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Newton's law

  1. Feb 5, 2007 #1
    1. The problem statement, all variables and given/known data

    A jar containing water is kept on the pan of a compression type balance which reads 500 gf. A piece of stone is suspended from the balance and reads 400 gf. The stone when lowered in water weighs 300 gf. What will be the weight of the jar and stone (weighed together) when the stone is immersed in water?

    2. Relevant equations

    Weight= Weight of jar+Vdg, ie.e. the upthrust because of Newton's third law of motion of equal reaction (opposite.)

    3. The attempt at a solution

    So the weight=500+(400-300)=600 gf. This answer matches with the answer given at the back of the book. But please can you explain the reason why the apparent weight of the stone is not added to the reading?
    I mean to say that it should be equal to 500+100+300. Do you agree??
  2. jcsd
  3. Feb 5, 2007 #2
    The problem is worded a bit awkwardly. I am assuming that the stone weighs 400 gm when weighed conventionally and 300 grams when suspended in water. Why might it weigh less in the latter case? (hint: consider buoyancy)

    But that should have no bearing on the total weight of rock plus water when the two are taken together.
  4. Feb 5, 2007 #3
    It takes a lil bit of imagination to acknowledge this:

    I'm supposing that you know why the net weight of the stone is reduced; its because of the upthrust which equals the weight of water displaced. Effectively this means that the water is exerting a force on the stone via upthrust and since the system is in equilibrium and from newton's third law the stone should exert an equal and opposite force on the liquid. This force adds to its weight. Thus reading should become 500 + 100 = 600 gf!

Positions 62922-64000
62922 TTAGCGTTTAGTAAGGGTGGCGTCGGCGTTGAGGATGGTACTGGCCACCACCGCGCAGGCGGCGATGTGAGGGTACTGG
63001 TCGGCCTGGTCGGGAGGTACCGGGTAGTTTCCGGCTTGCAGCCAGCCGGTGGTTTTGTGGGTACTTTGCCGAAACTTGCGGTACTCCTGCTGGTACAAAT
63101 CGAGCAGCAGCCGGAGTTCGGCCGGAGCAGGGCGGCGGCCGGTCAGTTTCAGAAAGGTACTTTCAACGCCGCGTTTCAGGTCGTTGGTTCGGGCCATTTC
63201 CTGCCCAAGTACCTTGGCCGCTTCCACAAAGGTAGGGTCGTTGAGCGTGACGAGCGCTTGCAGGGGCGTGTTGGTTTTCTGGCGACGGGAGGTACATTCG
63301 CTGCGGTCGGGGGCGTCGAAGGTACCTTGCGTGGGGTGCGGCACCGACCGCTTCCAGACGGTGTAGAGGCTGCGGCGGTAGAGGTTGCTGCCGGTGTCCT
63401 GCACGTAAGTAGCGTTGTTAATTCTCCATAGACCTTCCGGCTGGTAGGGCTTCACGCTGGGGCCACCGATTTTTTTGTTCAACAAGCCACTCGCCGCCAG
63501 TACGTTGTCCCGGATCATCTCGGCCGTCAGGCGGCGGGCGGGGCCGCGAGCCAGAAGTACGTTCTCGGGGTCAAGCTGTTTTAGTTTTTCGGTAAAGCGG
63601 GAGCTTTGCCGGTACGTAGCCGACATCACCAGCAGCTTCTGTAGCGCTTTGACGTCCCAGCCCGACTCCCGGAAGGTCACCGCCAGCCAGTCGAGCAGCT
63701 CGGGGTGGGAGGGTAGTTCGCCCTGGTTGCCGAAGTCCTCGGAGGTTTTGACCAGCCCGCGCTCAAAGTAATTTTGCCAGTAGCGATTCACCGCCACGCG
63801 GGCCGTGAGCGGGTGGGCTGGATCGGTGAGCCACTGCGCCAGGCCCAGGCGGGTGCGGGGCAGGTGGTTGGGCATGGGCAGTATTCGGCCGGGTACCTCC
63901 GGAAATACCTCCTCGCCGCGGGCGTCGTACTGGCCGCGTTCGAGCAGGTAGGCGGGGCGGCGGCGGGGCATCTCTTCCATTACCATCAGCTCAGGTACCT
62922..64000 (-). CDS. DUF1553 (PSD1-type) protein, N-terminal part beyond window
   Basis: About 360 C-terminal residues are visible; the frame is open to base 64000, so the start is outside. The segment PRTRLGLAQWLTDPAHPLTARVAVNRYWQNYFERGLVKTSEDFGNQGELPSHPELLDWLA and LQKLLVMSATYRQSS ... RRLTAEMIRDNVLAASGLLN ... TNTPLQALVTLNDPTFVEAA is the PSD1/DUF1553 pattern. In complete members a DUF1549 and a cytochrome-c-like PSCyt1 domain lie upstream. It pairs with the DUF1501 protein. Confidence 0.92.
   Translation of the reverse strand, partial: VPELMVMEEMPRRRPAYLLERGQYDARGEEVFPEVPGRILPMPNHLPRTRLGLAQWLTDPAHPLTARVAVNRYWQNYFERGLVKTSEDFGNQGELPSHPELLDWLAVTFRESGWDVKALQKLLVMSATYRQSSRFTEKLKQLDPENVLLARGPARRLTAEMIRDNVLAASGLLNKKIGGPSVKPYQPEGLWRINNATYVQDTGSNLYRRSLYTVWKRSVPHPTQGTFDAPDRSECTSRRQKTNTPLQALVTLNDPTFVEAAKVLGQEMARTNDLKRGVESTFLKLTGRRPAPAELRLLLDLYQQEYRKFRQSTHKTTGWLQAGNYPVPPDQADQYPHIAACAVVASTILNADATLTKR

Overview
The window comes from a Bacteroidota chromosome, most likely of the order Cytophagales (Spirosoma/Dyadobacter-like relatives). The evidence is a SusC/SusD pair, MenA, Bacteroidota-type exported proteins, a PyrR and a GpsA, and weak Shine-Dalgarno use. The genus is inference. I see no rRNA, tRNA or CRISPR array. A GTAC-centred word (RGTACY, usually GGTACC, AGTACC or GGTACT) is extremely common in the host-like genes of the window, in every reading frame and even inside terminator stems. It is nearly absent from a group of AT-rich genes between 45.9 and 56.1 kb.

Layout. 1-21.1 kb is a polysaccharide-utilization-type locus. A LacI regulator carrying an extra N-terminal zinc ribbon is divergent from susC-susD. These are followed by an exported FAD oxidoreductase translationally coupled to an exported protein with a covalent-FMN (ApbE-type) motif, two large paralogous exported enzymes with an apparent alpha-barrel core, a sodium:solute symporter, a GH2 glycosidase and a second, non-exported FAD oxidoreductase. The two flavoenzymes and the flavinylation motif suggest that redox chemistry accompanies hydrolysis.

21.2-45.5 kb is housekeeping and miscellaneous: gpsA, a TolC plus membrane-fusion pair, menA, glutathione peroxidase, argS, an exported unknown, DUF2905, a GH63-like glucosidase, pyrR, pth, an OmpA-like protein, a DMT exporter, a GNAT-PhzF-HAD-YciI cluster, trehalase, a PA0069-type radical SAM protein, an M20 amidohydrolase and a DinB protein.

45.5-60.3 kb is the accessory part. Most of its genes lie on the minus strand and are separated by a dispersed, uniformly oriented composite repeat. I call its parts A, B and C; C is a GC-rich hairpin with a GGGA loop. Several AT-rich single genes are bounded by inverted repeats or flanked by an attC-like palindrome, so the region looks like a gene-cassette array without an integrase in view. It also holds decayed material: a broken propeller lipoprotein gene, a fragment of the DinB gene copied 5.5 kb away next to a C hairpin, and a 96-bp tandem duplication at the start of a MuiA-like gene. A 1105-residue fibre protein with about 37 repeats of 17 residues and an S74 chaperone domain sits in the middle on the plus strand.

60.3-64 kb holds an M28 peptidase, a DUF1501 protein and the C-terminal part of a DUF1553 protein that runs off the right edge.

5. Feb 5, 2007 #4
    Sorry, I thought it was a trick question, and believed the rock was allowed to drop to the bottom for the final weigh-in. My bad for not having read more carefully. Or am I still missing something?
  6. Feb 5, 2007 #5


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    600 gf is ok provided the stone is sinking through the water. When it hits the bottom total weight goes back to 900 gf.
  7. Feb 5, 2007 #6
    True. However I assumed from the question that the stone was somehow suspended in the liquid.
  8. Feb 5, 2007 #7
    Yea, poor wording IMO.
  9. Feb 5, 2007 #8


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    Yeah, so did I at first. But the question doesn't actually SAY that, does it? A complete answer should probably state both weights.
  10. Feb 5, 2007 #9
    Yes, but the latter question is much more simple isn't it?! So we might assume the worse!
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